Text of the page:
78. St. Louis Rams
Kyle Long, OG, Oregon
I couldn’t resist this selection. Kyle Long is able to play with his brother Chris in StL. After getting Lane Johnson in round 1, the Rams get an OG with as much upside as any OL in the draft. He’s got a great frame and moves well in space, just needs reps/experience.
79. Pittsburgh Steelers
Montee Ball, RB, Wisconsin
Is there a better fit in this draft than Montee Ball and the Steelers? After a very uncharacterisitic draft by the Steelers last year, they get back to their roots by picking two physical NFL ready players in Ball and Te’o.
80. Dallas Cowboys
Baccari Rambo, SAF, Georgia
Gerald Sensabaugh just won’t cut it in Monte Kiffin’s cover-two system. Rambo will give the Cowboys a safety who can play both at free and strong safety as well as finds the ball nicely when in coverage.
81. New York Giants
Darius Slay, CB, Mississippi State
Big, athletic corner who is shooting up draft boards. Over-shadowed by teammate Johnthan Banks, but I heard one scout say they actually liked Slay better FWIW. Webster was bad last year and the rest of the secondary was banged up throughout the year. Slay adds another young corner to add depth.
82. Miami Dolphins (via Chi)
Justin Pugh, OT/OG, Syracuse
The Dolphins continue to add talent to a young, rebuilding core. Pugh is a skilled OL who played LT at Syracuse, but I like his long-term potential at guard, where he worked some at the Senior Bowl. John Jerry is always a liability due to his conditioning and Pugh can offer immediate depth with starting potential.
83. Cincinnati Bengals
DJ Swearinger, SAF, South Carolina
Reggie Nelson has revived his career since coming over to Cincy, but the Bengals need a more consistent SS to play next to him. Swearinger is a physical and violent player who brings that edge opposing teams hate to play against.
84. Washington Redskins
Xavier Nixon, OT, Florida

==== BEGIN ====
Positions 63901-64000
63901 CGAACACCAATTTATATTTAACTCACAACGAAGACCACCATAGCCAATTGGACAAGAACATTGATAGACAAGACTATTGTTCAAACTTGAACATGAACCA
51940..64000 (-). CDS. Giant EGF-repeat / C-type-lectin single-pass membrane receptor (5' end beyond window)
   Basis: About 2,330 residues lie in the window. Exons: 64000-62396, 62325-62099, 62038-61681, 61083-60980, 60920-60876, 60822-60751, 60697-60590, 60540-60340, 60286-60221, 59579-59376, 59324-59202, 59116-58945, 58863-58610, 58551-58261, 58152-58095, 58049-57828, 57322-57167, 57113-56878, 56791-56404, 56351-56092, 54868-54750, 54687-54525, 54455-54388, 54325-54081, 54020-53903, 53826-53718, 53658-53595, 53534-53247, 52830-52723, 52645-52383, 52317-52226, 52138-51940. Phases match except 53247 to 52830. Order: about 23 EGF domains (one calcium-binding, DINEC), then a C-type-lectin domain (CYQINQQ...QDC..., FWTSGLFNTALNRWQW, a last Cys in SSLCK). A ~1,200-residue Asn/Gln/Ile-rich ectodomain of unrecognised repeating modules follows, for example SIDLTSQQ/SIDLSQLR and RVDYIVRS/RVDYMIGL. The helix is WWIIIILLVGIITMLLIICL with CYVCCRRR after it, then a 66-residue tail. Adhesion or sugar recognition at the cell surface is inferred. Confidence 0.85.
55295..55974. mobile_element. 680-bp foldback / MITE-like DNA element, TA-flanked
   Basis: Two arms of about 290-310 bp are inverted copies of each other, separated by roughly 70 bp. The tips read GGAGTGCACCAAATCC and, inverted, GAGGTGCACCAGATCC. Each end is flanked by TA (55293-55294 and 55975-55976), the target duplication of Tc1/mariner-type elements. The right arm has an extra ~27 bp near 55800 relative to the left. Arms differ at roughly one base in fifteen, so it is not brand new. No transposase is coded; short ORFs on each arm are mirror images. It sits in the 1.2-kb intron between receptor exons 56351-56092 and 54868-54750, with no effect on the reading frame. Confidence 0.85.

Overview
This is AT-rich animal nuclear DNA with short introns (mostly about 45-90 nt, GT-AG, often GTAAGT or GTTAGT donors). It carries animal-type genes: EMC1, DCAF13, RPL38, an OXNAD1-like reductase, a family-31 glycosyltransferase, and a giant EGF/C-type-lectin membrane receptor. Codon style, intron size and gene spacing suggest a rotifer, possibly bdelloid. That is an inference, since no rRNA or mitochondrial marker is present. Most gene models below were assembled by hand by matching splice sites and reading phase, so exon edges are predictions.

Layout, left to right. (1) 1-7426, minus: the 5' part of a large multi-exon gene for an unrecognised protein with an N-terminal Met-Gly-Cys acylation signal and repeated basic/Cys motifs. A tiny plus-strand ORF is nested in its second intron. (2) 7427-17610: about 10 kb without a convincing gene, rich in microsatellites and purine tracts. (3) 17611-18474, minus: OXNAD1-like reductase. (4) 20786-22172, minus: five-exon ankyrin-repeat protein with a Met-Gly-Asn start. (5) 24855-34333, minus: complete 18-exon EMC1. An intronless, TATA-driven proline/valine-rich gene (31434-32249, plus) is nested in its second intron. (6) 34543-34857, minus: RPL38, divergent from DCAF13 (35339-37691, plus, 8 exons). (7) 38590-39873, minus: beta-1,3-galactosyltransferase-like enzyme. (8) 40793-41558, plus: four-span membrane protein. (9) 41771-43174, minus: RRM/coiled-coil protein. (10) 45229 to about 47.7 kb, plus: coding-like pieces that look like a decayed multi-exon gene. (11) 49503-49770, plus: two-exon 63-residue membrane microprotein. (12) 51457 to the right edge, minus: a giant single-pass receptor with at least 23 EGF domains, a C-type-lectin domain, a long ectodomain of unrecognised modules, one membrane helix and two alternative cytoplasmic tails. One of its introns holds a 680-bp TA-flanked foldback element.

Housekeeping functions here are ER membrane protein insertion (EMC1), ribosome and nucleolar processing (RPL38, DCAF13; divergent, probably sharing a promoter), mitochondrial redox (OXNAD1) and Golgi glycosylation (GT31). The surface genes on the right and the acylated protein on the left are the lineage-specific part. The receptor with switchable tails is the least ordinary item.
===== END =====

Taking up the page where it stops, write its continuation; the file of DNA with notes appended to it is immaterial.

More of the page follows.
With no first round pick the Redskins miss out on adding the best Right Tackles in the draft. In the mid-third they are able to add the athletic, but often uncoordinated Nixon. Nixon played mostly LT at Florida and certainly has the athleticism to play RT in the NFL. He’s got a high upside if he ever learns the proper technique.
85. Minnesota Vikings
Kevin Reddick, LB, North Carolina
The Vikings have depth questions at LB and face some UFA decisions on Henderson and Brinkley. Reddick has the ability to play in the middle or the weakside and offers a lot of special teams value as a coverage specialist.
86. Indianapolis Colts
Brian Winters, OG, Kent State
Winters is one of the meanest players in the draft. He plays with an edge and toughness that you want from your interior linemen. A LT at Kent State, Winters is limited to OG due to lack of length and lack of footspeed.
87. Seattle Seahawks
Jelani Jenkins, OLB, Florida
LeRoy Hill is a free agent again and it might be best if the two part ways. The Seahawks don’t have many needs on defense but, weakside linebacker is one of them. Jenkins was a somewhat surprising declaration, but possesses good athleticism/range. He should be able to rack up the tackles playing the Will.